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Arriving in Australia
Day 2 on the Coral Sea, 185 miles from New Caledonia, 575 miles to OZ
It's 3 pm (still on New Caledonia time) and we're scooting along over a deep blue sea topped with a few frilly whitecaps. There are puffy tradewind clouds above and the foaming rush of water sounding beneath us. The sea swells are no more than three feet. Passages don't get a lot better than this.
Amanda reads a lot when off watch
We had an uneventful night (the way we like it) with winds backing around behind the boat so that we actually headed more to the south for a few hours to keep the sails from slapping around and making a racket. Orion and the Southern Cross peeked in and out of a partially cloudy sky. Shooting stars often blazed across the sky and the half-moon cast a silver glow to the west.
Morning brought a series of little squalls, nothing with much wind in it but we'd get a drizzle for 10 minutes, a wind shift, then clear skies again. Must have happened 6 or 7 times. We have officially left the tropics now, being south of 23 degrees, and we feel the difference. We stand watch in long pants, socks (Amanda and Sue wear slippers), long-sleeved shirts and a fleece-lined jacket with hood. I can't imagine sailing all the way down to New Zealand. Brrrr. So why do we continue to sail (somewhat) south? (actually, WSW)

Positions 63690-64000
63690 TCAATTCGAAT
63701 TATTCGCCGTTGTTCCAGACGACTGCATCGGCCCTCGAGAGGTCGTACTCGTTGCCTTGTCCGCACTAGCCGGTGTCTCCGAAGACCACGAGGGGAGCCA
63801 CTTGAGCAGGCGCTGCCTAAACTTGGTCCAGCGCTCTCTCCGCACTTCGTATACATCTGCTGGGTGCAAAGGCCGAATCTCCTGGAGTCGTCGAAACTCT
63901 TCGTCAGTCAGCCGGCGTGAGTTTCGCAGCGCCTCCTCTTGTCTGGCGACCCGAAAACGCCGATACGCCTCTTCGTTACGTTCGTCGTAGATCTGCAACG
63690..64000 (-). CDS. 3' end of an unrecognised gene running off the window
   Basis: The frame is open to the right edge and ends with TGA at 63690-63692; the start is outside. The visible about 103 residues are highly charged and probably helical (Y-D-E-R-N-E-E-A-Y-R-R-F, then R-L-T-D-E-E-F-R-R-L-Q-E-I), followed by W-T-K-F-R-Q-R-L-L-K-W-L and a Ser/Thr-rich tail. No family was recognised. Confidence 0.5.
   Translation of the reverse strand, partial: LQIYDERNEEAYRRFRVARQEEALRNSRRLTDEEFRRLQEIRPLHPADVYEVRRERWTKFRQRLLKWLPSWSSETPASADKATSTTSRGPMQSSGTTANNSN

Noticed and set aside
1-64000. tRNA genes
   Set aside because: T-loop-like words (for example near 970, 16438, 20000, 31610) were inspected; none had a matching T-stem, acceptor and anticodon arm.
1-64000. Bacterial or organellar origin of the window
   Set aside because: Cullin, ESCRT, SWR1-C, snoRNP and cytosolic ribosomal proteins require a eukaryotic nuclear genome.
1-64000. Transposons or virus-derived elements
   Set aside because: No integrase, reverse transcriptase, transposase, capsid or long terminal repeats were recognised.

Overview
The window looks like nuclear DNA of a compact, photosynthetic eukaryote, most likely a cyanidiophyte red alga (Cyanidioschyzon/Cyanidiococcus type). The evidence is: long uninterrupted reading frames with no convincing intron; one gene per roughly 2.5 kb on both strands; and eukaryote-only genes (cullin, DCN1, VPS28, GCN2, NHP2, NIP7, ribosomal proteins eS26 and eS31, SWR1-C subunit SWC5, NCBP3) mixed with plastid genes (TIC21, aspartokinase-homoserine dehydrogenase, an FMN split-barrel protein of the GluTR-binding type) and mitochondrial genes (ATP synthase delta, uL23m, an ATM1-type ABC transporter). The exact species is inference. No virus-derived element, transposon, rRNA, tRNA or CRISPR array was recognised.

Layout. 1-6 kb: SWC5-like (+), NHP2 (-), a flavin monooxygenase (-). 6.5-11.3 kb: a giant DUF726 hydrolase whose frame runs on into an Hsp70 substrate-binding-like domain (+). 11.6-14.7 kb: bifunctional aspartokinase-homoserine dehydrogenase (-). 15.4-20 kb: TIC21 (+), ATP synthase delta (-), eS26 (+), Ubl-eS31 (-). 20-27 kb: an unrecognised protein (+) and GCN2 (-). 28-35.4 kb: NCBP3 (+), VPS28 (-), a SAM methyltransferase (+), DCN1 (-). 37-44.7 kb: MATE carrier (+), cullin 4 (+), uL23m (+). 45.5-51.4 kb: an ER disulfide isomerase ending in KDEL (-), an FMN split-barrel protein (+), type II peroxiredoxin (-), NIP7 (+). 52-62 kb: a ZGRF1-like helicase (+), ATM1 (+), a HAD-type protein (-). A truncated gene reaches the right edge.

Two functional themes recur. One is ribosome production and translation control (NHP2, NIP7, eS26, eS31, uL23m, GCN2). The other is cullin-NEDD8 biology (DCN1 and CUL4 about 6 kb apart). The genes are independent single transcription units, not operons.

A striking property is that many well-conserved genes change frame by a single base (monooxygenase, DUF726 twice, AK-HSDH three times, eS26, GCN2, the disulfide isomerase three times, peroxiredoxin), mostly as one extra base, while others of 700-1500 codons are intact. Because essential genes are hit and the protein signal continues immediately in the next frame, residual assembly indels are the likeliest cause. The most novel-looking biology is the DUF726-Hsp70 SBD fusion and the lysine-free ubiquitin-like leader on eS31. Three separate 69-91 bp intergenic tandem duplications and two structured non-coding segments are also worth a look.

Early this morning Jon saw a freighter on a collision course with us (in the middle of this huge ocean) so he called them on the VHF radio and they courteously changed course to avoid us. (This is always a good thing!) On our SSB radio sched with other sailboats we learned that we were about 15 miles from our friends on Peregrinata so we were able to talk to them on the VHF radio as well, which makes the big lonely ocean feel a bit smaller. A "teen net" happens at 8:30 am but it appears all the teenage guys were asleep because only the 4 girls spoke to each other!
Jon loves the sunrise watch
About noon the wind shifted forward to just off the beam, one of our fastest points of sail. Unfortunately, we don't want to go fast, or we'll arrive on the weekend and have to pay exorbitant overtime rates to officialdom. But even after taking a reef in the main we were still scooting along at about 7 knots. Another reef this evening only lowered our speed by a knot, if that. About noon tomorrow the winds should come around behind us and that will also slow us down.
We've seen no marine mammals, but we have been accompanied by all-gray sea birds (probably flesh-footed shearwaters) and some small terns. The occasional flying fish leaps from the surface and wings its way over the wave tops. This afternoon we were graced by the presence of a wandering albatross, the first we've seen from our own boat. I guess we really are out of the tropics. <*sigh*>
Well, it's time to put on water for afternoon tea. We have more pumpkin cloud cups to eat up. Oz quarantine is very strict so we're trying to arrive with no fresh fruits, veggies or dairy products (all of which they take). We'll eat some of the last chicken from the freezer tonight, then have room for fresh fish (which Oz does not take) if we're lucky enough to catch any in the next few days.
Fair winds and calm seas -- Sue, Jon and Amanda Hacking
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